Website Manager Note:
I have made some minor changes to this narrative to comply with the needs of compiling this page. I have also included a gallery of images provided by Dave Williams. The images have been captioned where appropriate to reflect what the author has said about them.
My Brief History
I joined the RAF when I was just under sixteen as many apprentices probably were. I was at RAF Hereford from September 1971 to August 1972 for my admin apprentice training. I don’t mind admitting I was sad when I left there, it was like leaving home again.
My first posting was to RAF Honington (1972 to 1976) where I was too young to wear LAC badges, affectionally known as boys service. This was nothing like RAF Hereford, this camp at the time operated Buccaneers and the odd Pembroke, there was a Royal Navy unit there. When the Ark Royal docked, its Buccaneers flew up to Honington. As a ‘spotty faced youth’ it was initially odd to be stood in the ‘pigs bar’ next to a guy in Navy uniform, both of us ordering the standard issue red can of McEwans export.
I met Anne there who became my wife, we did our courting, no doubt this term has been consigned to the history books. One of the cars we drove around in was a green 1960 Hillman Minx which had ‘town and country’ tyres on the back axle. We were married at RAF Marham in late 1976 where Annes late father had been posted to. After the reception in nearby Narborough we drove to RAF Wyton where I had been posted to in a 1965 Ford Corsair, everything we owned fitted in it!
RAF Wyton (1976 to 1980) was my second posting and our first married quarter. Following strong advice of the seasoned ‘scaleys,’ we bought a paraffin heater from the NAAFI to heat the house, probably on weekly payments. We used the massive wood effect economy 7 night storage heaters to put ornaments on, they were never switched on. We bought flannelette sheets to avoid the cold shock treatment from the issue cotton sheets in the winter. Our daughter and first son were born in Mill Road maternity hospital in Cambridge whilst we were there.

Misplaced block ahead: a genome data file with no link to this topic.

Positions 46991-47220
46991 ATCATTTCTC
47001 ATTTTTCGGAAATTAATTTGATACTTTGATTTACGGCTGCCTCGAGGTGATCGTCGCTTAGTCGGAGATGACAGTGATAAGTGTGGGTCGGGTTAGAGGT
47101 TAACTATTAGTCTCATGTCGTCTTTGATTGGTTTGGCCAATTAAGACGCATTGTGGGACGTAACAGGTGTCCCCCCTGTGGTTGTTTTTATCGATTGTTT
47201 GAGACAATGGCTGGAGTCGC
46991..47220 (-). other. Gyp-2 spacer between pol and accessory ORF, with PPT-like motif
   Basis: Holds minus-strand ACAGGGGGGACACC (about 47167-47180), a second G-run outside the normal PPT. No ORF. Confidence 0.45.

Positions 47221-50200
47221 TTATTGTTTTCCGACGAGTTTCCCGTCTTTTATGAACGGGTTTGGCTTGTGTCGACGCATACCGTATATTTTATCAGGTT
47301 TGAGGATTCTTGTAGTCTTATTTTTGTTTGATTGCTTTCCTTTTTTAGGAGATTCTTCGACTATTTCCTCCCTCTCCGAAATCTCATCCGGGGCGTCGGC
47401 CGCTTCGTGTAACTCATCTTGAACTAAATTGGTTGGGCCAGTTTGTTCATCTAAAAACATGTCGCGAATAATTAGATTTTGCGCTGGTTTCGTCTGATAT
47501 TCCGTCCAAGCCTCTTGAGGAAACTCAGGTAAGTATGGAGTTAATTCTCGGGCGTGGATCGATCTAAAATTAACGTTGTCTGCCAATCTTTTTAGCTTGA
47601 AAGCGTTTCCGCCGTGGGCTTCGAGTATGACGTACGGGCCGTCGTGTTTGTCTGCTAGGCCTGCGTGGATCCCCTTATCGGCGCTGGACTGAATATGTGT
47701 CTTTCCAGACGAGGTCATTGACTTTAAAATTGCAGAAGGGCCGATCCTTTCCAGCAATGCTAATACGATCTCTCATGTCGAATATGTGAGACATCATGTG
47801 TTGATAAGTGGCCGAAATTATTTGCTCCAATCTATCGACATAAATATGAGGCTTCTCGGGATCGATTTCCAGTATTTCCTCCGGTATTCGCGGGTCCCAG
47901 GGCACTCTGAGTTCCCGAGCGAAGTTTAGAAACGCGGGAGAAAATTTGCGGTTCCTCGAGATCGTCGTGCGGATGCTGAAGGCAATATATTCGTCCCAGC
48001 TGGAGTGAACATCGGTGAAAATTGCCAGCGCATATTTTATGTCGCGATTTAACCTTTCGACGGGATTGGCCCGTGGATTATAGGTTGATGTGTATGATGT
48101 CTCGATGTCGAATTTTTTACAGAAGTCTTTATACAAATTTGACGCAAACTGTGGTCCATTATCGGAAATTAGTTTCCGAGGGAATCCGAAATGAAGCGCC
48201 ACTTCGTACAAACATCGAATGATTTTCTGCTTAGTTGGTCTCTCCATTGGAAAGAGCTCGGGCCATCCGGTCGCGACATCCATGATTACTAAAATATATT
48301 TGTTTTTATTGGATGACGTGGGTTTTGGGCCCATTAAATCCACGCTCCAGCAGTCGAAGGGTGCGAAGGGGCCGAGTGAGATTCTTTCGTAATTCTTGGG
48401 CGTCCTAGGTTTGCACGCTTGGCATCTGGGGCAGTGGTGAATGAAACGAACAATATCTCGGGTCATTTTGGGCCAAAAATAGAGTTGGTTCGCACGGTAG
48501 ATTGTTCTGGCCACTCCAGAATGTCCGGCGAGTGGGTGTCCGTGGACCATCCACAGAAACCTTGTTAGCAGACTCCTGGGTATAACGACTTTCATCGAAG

From here we were posted to RAF St Athan (1980 to 1983) where I worked in the Supply Wing, just after the Falkland’s War I was detached to Ascension Island for six months. This was my first Christmas away from my family dressed in shorts and heeding advice to stay ‘hydrated’. Not long after returning back I was promoted to Corporal; this was not long after GST training had been introduced for those being promoted. In August 1983 I found myself back at RAF Hereford for what was 14 days of beasting. Eleven years on, the camp was just the same, the years melted away and the memories flooded back.
RAF Waddington (1983 to 1985) this was our last posting, our second son was born in Lincoln general hospital while were here. Unable to sign on I was demobbed in November 1985. A very sad time, I had served around fifteen months of boy service and 12 years regular service. An uncertain life in ‘civvy street’ began for us, something which I found difficult to adjust to.
After living in nearby Bracebridge Heath for a few years we moved to Cardiff then 1997 we moved again, this time into our current home which is a former airman’s married quarter in Credenhill. Despite many years away, it was just like coming home. I am now a semi-retired Health and Safety Advisor with my own business.
The Former Gates At RAF Hereford
Thankfully these have been brought back to life after years of neglect at another location. They have been lovingly restored and are now located either side of the entrance gate into Aylestone Park in Hereford. If anybody reading this has driven into Hereford from Worcester and turned left at the first roundabout, you would have driven past them to your right.
I googled Aylestone Park and this is the address and postcode. Aylestone Park, 140 Aylestone Hill, Hereford HR1 1JJ. Please click here to see a Hereford Times article on the gates. I went to Aylestone Park and took some pictures of the main gates which are shown in the gallery above.
The Former Travellers Rest In Stretton Sugwas
This ceased to be a pub many years ago and became a private dwelling. The main road which did pass by it was re-routed when the Roman Road was developed into a modern highway, incidentally the cattle market moved from its traditional location in Hereford to the Roman Road. Although not as often as I should, I do walk along the shared cycle and pedestrian paths on the local roads which pass by this location.
The site of the Travellers Rest remained unchanged until recently when some new houses were built on the site, the sight of wooden roof joists above the tree line indicates further new houses are being built on the site.
During apprentice training I never attempted to get into this pub, we did however sneak under the wire fence at the back of the camp and got into the Kites Nest on the Brecon Road. The oldest looking lad with the deepest voice went to the bar for the drinks, this was our first encounter with scrumpy.
We had cheese and onion crisps with a pickled onion in them, finished our pints then concentrated on reaching the door to walk back to camp. The Kites Nest also ceased to be a pub many years ago, it changed use into an Indian restaurant which we went to and had some great curry’s. sadly it became disused and was later demolished, large modern houses now stand on the site.
The former Travellers Rest pub which has been a private dwelling for many years. The old Roman Road to the side of the building is now a dead end. The original road passes in front of the property but is now a small link/loop road off the new highway.
I took some pictures of the former Travellers Rest pub which are also included in the above gallery.
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